Spotting patterns can be an important first step - explaining why it is appropriate to generalise is the next step, and often the most interesting and important.

The aim of the game is to slide the green square from the top right hand corner to the bottom left hand corner in the least number of moves.

Can you explain the strategy for winning this game with any target?

It's easy to work out the areas of most squares that we meet, but what if they were tilted?

Can you dissect an equilateral triangle into 6 smaller ones? What number of smaller equilateral triangles is it NOT possible to dissect a larger equilateral triangle into?

Watch this video to see how to roll the dice. Now it's your turn! What do you notice about the dice numbers you have recorded?

You can work out the number someone else is thinking of as follows. Ask a friend to think of any natural number less than 100. Then ask them to tell you the remainders when this number is divided by. . . .

Are these statements relating to odd and even numbers always true, sometimes true or never true?

Three circles have a maximum of six intersections with each other. What is the maximum number of intersections that a hundred circles could have?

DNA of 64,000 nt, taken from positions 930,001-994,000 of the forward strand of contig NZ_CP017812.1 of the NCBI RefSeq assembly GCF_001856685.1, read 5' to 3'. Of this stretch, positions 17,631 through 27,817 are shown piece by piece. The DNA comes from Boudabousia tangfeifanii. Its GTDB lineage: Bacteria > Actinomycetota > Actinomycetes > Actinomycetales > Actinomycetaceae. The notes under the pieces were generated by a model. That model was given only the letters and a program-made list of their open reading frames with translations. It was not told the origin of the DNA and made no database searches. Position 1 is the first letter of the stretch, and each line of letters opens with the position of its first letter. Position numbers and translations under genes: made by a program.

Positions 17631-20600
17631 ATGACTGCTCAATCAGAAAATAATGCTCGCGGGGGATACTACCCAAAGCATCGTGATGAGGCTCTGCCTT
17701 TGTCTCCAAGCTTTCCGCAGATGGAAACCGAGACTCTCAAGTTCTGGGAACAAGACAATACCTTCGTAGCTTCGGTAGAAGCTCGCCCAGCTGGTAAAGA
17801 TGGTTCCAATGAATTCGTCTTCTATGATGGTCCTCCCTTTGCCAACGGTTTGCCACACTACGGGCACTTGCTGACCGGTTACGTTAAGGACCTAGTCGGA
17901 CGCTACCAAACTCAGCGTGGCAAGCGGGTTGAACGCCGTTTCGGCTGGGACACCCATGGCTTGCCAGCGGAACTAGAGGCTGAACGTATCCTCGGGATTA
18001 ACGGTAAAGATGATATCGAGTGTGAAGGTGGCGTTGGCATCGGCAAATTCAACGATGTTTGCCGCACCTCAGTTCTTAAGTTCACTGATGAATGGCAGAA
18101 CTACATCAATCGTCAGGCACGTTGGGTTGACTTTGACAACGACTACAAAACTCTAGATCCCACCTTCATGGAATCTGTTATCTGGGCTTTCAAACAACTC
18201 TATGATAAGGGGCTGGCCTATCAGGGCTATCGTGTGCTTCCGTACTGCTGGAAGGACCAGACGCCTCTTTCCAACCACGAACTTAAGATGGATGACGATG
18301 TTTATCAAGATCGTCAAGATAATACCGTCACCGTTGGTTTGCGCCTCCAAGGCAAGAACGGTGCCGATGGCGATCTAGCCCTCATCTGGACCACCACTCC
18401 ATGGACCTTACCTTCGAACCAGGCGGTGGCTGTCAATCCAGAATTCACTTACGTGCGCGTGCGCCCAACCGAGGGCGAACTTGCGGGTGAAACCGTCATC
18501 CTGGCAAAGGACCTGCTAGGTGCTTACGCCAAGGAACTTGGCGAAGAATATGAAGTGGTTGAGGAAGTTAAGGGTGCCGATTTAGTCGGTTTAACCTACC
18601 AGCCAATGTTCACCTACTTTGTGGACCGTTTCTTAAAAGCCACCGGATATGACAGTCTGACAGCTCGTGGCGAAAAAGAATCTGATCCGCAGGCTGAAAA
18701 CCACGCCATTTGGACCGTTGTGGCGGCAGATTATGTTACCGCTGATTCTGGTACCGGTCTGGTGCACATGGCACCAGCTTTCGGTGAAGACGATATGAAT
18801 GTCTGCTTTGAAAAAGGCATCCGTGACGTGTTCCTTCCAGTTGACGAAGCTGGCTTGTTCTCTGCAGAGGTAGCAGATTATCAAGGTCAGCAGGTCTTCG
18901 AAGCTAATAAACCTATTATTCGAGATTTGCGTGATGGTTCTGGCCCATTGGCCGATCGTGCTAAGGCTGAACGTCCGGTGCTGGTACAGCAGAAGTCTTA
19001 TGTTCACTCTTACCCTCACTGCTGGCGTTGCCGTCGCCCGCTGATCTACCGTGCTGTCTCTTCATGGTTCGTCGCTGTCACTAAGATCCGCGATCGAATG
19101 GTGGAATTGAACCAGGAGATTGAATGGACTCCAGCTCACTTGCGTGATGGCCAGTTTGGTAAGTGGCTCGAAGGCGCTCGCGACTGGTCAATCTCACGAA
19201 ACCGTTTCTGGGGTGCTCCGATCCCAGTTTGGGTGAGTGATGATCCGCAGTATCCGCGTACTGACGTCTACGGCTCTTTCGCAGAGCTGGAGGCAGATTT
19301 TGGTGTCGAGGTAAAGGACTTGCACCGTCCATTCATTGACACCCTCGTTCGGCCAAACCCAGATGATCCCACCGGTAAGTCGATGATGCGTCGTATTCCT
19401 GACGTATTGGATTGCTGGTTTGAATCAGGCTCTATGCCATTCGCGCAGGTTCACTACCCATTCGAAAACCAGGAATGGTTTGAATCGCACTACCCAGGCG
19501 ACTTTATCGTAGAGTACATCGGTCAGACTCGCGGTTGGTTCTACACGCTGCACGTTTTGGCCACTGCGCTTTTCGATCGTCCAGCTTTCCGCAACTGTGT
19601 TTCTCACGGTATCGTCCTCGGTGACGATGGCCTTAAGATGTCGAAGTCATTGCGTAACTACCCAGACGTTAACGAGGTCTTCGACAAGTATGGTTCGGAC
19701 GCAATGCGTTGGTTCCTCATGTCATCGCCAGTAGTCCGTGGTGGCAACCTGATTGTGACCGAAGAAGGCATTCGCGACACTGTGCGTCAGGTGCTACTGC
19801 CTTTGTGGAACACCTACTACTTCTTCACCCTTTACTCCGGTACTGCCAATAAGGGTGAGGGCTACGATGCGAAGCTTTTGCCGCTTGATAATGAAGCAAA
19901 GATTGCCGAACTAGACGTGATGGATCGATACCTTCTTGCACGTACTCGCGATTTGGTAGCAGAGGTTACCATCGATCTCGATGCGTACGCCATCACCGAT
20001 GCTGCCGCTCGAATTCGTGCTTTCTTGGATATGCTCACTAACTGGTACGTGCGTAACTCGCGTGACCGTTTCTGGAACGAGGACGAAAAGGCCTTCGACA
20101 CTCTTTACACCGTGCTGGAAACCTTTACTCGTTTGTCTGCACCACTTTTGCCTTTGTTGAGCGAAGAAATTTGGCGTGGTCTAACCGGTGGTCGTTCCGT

Draw a square. A second square of the same size slides around the first always maintaining contact and keeping the same orientation. How far does the dot travel?

Nim-7 game for an adult and child. Who will be the one to take the last counter?

Here are some arrangements of circles. How many circles would I need to make the next size up for each? Can you create your own arrangement and investigate the number of circles it needs?

A 2 by 3 rectangle contains 8 squares and a 3 by 4 rectangle contains 20 squares. What size rectangle(s) contain(s) exactly 100 squares? Can you find them all?

When number pyramids have a sequence on the bottom layer, some interesting patterns emerge...

We can show that (x + 1)² = x² + 2x + 1 by considering the area of an (x + 1) by (x + 1) square. Show in a similar way that (x + 2)² = x² + 4x + 4

The number of plants in Mr McGregor's magic potting shed increases overnight. He'd like to put the same number of plants in each of his gardens, planting one garden each day. How can he do it?

Think of a number, square it and subtract your starting number. Is the number youâ€™re left with odd or even? How do the images help to explain this?

One block is needed to make an up-and-down staircase, with one step up and one step down. How many blocks would be needed to build an up-and-down staircase with 5 steps up and 5 steps down?

It would be nice to have a strategy for disentangling any tangled ropes...

Choose a couple of the sequences. Try to picture how to make the next, and the next, and the next... Can you describe your reasoning?

Find out what a "fault-free" rectangle is and try to make some of your own.

What size square corners should be cut from a square piece of paper to make a box with the largest possible volume?

Find some examples of pairs of numbers such that their sum is a factor of their product. eg. 4 + 12 = 16 and 4 × 12 = 48 and 16 is a factor of 48.